Design & DIY

Out of mousetraps? Here are 5 ingenious DIY solutions


Mice a tricky conundrum for cottagers. Like their brethren the chipmunk, they are quite adorable. And yet, anyone who has weathered a full-blown mice infestation can tell you that once these cute marauders get a foothold, it’s all over.

They defecate in your food, keep you up at night scratching in the walls, and chew holes everywhere. If left unchecked, their incredibly brief birth cycles means that within a year your cottage will belong to them.

In the ongoing war for supremacy between mice and cottagers, the unquestioned sidearm of choice is the traditional mousetrap, a simple, rugged design that has stood the test of time.


 That being said, what if you forgot to buy traps? Or would prefer to live-trap the mice in a humane fashion? Some budding DIY engineers have come up with some pretty innovative designs using materials you can find around the cabin.

Let’s look at some of the best:

Flattened Toilet Paper Roll


 This simple but ingenious trap involves a table-top, plastic bucket, and a half-flattened toilet paper roll. What makes this trap so effective is that mice are naturally attracted to tunnels, and more likely to barrel ahead without thinking.

The next trap is very similar to the first, but shows how you can use a simple plank, or even some folded cardboard to make a ramp, if no table is available.

Ramp Trap

0920-mouse2This lever-based strategy uses the weight of the mouse to spring the trap, landing it safely in the bucket. Here is another variant of this technique:

Long-tube variant


 While the longer tube is a design improvement, this bare-bones trap has a few problems. First, without stabilizing the cardboard tube, it can quickly roll away or fall to the side. Also, using a cardboard box to house the live mouse is just asking for them to gnaw their way free.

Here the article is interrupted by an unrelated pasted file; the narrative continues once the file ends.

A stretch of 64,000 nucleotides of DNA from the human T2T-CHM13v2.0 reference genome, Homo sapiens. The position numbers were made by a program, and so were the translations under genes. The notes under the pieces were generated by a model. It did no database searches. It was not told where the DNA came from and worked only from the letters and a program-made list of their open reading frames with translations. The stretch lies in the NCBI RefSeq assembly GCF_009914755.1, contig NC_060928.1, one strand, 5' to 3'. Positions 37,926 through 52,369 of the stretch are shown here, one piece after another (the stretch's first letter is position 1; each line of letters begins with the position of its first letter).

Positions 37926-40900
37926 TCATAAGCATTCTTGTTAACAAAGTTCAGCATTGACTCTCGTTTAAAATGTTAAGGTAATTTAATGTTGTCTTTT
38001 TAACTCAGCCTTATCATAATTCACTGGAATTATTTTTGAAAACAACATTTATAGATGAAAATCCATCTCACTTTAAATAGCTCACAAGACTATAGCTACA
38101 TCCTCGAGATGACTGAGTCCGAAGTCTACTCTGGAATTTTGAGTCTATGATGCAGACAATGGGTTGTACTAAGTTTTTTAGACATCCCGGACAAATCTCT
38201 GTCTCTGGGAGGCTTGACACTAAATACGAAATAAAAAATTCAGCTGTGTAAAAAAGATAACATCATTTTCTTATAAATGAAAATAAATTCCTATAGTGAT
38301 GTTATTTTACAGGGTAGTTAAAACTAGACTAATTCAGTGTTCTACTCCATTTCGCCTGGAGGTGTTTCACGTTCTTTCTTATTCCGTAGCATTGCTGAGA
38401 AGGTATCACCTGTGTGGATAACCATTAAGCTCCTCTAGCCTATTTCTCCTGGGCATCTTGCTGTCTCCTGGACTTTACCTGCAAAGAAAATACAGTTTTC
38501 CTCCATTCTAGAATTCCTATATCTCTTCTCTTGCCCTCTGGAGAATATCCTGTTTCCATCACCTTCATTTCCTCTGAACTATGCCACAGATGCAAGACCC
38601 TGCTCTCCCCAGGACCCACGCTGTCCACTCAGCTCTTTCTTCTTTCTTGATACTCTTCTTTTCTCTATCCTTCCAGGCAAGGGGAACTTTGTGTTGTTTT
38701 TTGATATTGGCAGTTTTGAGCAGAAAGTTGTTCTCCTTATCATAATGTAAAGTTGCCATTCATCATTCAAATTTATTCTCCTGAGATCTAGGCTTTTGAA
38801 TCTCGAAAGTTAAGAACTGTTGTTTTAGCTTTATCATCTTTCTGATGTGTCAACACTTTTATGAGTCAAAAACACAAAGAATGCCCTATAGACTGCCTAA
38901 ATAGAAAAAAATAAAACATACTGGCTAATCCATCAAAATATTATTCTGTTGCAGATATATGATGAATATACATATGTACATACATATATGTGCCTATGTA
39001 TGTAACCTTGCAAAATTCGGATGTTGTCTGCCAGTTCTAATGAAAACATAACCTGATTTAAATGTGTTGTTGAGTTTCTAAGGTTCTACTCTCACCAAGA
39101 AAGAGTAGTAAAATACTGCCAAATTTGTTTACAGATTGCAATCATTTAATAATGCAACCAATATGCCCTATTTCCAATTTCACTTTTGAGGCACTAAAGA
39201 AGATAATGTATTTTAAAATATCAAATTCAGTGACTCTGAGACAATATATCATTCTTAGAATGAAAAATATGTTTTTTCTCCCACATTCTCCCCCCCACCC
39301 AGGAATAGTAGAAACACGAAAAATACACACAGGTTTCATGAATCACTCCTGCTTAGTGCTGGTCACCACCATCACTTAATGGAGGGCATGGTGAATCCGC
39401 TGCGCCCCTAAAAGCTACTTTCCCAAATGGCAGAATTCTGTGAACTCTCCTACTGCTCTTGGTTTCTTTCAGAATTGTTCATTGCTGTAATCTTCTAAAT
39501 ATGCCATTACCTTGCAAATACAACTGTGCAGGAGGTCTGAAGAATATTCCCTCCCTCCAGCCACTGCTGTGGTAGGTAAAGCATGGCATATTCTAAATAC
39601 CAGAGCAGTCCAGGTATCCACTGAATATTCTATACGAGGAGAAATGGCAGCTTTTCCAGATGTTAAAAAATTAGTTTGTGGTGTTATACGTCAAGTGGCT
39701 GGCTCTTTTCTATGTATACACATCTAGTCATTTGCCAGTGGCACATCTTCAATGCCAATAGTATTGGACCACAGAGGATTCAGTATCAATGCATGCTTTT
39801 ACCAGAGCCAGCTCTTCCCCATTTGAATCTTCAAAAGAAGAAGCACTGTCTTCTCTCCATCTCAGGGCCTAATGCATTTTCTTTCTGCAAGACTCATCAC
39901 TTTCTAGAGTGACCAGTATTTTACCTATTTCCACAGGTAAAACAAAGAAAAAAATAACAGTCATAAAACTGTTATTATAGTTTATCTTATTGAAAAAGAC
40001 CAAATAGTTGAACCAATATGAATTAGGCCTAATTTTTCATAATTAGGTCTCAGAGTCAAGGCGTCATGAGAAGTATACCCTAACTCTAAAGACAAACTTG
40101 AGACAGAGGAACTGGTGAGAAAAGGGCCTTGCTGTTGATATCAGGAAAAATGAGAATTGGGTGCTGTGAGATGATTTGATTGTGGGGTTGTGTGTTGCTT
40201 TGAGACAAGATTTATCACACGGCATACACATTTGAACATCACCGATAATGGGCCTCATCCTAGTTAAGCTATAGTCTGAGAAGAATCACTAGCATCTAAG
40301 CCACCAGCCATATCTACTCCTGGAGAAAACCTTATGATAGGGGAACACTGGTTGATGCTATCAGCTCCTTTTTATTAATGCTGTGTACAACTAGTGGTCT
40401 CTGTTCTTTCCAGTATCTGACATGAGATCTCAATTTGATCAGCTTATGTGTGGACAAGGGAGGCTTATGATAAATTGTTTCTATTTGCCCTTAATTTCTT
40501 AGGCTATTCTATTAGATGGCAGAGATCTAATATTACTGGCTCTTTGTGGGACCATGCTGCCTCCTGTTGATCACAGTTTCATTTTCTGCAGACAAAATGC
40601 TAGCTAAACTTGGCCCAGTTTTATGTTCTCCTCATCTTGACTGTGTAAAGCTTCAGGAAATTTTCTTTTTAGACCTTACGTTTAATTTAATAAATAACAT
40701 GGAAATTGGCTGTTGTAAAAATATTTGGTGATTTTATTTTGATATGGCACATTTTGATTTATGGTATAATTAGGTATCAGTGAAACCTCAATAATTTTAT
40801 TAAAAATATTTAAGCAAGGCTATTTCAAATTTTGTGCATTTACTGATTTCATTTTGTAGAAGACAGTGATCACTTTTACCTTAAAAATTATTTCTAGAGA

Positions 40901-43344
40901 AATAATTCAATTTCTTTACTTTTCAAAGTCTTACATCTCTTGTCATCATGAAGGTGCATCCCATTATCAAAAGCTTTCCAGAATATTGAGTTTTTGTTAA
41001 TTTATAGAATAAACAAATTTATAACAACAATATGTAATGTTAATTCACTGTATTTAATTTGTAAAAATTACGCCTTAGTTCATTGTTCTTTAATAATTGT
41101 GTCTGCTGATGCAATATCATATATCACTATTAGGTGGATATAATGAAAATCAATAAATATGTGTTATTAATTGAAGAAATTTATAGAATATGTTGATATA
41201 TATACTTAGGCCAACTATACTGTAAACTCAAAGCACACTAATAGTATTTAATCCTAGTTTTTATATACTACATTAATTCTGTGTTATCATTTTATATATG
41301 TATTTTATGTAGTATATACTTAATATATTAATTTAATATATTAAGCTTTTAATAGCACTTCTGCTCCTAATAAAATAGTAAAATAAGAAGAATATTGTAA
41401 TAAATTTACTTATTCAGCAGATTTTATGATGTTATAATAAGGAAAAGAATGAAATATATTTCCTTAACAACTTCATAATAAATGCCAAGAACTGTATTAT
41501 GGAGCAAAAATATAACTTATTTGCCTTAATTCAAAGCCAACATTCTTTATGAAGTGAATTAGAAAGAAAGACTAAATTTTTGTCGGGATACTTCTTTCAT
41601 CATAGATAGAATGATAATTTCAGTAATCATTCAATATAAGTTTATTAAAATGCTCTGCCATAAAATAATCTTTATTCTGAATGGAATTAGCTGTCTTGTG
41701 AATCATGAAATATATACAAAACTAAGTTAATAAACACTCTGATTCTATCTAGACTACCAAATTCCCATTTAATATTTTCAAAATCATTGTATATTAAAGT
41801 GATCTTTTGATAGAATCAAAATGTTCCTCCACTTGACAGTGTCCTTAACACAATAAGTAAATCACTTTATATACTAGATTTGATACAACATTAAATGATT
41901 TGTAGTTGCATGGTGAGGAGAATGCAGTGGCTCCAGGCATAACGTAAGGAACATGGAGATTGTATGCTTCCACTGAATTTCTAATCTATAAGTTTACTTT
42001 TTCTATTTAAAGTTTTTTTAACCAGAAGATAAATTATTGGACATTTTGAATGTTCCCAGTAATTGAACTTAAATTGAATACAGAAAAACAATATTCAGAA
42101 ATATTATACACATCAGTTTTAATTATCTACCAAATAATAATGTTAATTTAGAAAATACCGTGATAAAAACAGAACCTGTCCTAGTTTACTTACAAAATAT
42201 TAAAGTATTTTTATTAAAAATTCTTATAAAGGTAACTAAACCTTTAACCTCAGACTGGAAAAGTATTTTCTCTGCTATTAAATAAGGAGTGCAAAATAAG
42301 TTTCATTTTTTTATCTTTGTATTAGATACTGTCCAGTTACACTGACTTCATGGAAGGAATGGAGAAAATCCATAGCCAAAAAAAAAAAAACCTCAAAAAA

Maybe you like life a little more complex. Not to worry, this next trap is right up your alley.

Spinner Trap

Spinner Mouse Trap

 A definite advantage of the spinner trap is that it doesn’t need to be reset. If you have a serious mouse problem, you can catch a dozen overnight. However, the design is a little more complex, and will require some stiff wire or doweling, as well as a cylindrical object such as a can, or in this case, a plastic cup.

Check out this how-to video of a similar concept on YouTube:

If you’re willing to invest a little more time, this next trap is handy because you can carry the whole thing out with you to the woods to release the mouse.

Bottle Trap


 This trap uses the least materials of all, just a plastic 2L bottle, scissors, and tape. And also a fair bit of patience. The inward pointing teeth allow the mice inside, but make it impossible for them to escape.

Finally, we come to the most effective mouse trap of all. This trap not only catches mice, but terrorizes them to the point where they warn their friends to stay away.

It’s… you guessed it…

A cat

Cat with shotgun